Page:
Social Support for Recovering Addicts
You’ve had an addiction and you decided to give up that addiction. You followed a treatment, the treatment was successful and now you are recovering. Congratulations! Here we will discuss the importance of social support for recovering addicts.
Aristotle said a long time ago that human beings are "social animals" and therefore will naturally seek the company of others as part of our well-being. This thought is confirmed by scientists: children who experience great relationships with family and friends are more likely to be happy later on in life; adults who have more than 10 friends (and see them regularly) are more likely to be happy than those who have fewer friends.
You may not feel like going out and socializing. Maybe you still experience withdrawal symptoms and feel irritable or anxious. You may feel guilty as well for isolating yourself away from others so you could use the substance. However, relationships with others are also essential during your recovery from an addiction. The opposite is also true: isolation will increase your risk for relapse; hence the importance of social support for recovering addicts.
Take Some Time for Yourself
You got attached to that drug or alcohol. It’s normal to experience a sense of loss when you gave up the addiction. Pay attention to your emotions and feelings around loosing that "friend". It’s ok to feel lonely or angry.
Look for a Support Group
You will come across people who understand better than anyone else what you are going through, because they had similar struggles. For example, consider joining one of the following:
You can also choose to work with a therapist at the same time, in addiction treatment facilities.
Work with a Therapist
Considering the fact that stress, emotions and social problems increase the risk of relapse, it’s worth working with a psychotherapist or psychologist because they help you cope better with these issues. They can do individual or group therapy and can use a special form of therapy called CBT (or cognitive behavioral therapy). CBT teaches you how to better understand your moods and thoughts, the triggers and addictive cravings. During CBT sessions you will learn how to replace addictive behavior with positive, much healthier choices.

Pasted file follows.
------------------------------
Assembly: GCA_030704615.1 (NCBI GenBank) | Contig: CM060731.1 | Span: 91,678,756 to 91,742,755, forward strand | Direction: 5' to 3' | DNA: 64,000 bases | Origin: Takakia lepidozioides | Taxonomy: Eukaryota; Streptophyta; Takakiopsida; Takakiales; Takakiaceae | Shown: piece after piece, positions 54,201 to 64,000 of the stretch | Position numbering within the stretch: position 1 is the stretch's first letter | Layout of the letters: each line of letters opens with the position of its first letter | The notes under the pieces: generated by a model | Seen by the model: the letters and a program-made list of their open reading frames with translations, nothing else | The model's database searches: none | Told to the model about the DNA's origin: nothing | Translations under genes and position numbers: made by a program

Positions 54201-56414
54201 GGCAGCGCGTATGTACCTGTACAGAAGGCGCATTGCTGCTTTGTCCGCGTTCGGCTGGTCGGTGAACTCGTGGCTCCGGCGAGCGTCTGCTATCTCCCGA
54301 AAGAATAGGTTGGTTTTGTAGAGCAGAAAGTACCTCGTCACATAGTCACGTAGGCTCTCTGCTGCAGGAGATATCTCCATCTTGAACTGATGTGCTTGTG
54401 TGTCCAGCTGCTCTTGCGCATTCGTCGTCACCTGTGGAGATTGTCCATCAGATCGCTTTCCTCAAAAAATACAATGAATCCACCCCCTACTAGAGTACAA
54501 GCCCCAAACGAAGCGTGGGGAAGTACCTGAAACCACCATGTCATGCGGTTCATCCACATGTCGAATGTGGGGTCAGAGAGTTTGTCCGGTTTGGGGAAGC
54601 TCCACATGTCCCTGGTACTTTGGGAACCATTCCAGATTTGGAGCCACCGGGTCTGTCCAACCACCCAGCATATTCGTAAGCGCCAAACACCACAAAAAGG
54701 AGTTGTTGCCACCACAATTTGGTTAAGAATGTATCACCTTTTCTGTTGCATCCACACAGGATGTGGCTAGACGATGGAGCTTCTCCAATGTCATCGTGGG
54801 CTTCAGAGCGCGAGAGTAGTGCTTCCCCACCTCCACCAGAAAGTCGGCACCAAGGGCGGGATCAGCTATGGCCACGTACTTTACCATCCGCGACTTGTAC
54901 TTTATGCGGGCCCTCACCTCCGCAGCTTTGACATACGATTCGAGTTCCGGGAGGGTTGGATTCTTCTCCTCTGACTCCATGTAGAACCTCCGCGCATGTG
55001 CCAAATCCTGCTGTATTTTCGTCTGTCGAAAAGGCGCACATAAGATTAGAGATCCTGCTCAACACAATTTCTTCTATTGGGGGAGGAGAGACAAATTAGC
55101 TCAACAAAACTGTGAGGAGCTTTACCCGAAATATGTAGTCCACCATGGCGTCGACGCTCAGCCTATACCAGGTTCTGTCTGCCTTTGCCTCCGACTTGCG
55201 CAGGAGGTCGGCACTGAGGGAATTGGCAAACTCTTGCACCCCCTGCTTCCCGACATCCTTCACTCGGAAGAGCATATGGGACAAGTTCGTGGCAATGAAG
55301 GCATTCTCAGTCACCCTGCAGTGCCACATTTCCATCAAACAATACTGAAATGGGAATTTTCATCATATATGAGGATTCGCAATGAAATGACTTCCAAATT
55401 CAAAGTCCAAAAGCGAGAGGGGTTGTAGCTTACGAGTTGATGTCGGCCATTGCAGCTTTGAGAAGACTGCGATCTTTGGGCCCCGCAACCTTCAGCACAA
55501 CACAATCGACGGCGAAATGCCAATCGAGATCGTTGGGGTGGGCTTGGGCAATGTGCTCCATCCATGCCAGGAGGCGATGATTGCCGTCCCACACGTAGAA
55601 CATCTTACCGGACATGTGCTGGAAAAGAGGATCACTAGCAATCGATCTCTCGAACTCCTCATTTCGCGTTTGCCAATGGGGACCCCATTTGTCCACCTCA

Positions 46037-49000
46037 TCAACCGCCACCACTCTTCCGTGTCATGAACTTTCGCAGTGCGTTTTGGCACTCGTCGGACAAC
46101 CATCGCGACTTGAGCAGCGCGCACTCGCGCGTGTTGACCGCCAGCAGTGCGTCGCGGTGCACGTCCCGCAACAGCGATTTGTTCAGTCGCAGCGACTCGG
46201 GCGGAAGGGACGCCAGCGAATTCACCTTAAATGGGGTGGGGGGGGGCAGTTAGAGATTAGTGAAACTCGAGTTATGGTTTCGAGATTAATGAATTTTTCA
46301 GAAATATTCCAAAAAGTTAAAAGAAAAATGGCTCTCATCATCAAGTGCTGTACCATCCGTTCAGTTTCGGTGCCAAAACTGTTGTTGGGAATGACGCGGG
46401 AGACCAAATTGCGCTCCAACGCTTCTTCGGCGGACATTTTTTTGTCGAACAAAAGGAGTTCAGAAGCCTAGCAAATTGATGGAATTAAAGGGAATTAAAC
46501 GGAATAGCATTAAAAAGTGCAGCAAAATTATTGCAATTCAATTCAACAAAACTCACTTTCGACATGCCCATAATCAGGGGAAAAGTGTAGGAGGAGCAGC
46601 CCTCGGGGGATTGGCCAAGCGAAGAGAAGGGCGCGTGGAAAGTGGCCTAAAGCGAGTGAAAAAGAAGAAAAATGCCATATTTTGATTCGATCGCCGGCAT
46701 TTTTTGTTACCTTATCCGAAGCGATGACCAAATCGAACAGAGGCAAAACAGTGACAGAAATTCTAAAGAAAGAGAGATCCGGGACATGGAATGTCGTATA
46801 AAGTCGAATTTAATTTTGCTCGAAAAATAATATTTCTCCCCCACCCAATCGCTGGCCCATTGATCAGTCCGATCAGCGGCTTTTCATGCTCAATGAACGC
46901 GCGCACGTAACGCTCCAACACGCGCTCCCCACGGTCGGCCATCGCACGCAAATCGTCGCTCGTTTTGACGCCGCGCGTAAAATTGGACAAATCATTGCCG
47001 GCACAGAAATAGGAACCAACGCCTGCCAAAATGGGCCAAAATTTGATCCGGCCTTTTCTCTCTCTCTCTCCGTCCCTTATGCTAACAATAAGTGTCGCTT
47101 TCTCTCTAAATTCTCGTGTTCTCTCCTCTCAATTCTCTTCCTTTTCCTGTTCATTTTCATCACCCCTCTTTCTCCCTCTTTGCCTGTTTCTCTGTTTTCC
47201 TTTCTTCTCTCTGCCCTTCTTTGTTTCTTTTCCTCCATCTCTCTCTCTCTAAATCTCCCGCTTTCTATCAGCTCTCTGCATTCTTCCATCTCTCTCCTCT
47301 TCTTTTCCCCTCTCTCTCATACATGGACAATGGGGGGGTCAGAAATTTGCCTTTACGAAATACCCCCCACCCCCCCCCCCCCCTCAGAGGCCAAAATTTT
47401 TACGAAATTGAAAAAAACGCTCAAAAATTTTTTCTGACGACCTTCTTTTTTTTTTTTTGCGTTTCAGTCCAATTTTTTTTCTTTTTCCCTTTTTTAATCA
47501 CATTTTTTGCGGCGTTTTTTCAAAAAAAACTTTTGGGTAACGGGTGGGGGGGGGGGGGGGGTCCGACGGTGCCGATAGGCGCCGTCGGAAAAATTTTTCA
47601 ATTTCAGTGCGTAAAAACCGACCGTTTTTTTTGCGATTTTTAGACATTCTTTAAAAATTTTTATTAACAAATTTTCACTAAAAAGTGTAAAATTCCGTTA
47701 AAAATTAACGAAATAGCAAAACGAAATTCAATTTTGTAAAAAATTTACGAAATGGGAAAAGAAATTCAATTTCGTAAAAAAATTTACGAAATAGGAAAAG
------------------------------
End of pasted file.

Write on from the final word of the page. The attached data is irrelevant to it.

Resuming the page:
Are You Ready to Re-Connect with Family and Old Friends?
You may never feel ready, but make the decision one day to call them and have an honest conversation. Tell them you are recovering from addiction and you are in the process to re-discover yourself. Don’t be afraid to ask for help. Everyone who really cares about you will be happy to re-connect and see you are on your way to being healthy and happy again.
Stay Away from Negative People
You don’t need negative people around or those who are still addicted to drugs or alcohol. Being around these types of people can have a negative impact on your rehabilitation, and being around active addicts could also increase your chance of having a relapse. Instead, you need only supportive people during recovery. It’s perfectly fine to not answer the calls of negative people or reply to their emails.
Also, you may want to stay away from the TV news as well, since most of them are bad news. Rather, choose comedy channels or a TV show. This is an easy way to avoid unnecessary negativity in your life.
Make New Friends
Start online if you feel more comfortable doing so, and slowly switch to meeting new friends in person, over a coffee, for dinner or for a walk by the lake. Join a new class or a fitness club, and soon you’ll have a great social life and social support system to help you with your addiction recovery!